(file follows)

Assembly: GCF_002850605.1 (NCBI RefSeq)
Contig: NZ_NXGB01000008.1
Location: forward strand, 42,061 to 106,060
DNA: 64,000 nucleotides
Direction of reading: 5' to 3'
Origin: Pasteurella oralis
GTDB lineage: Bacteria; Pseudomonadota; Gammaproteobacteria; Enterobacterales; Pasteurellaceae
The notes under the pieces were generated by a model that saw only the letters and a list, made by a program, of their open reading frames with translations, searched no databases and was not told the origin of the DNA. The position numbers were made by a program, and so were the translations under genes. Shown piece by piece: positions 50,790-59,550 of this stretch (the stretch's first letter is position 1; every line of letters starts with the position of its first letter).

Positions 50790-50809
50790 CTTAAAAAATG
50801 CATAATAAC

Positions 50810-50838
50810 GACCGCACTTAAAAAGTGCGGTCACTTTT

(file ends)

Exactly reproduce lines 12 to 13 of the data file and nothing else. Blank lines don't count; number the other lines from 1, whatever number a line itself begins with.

Positions 50810-50838
50810 GACCGCACTTAAAAAGTGCGGTCACTTTT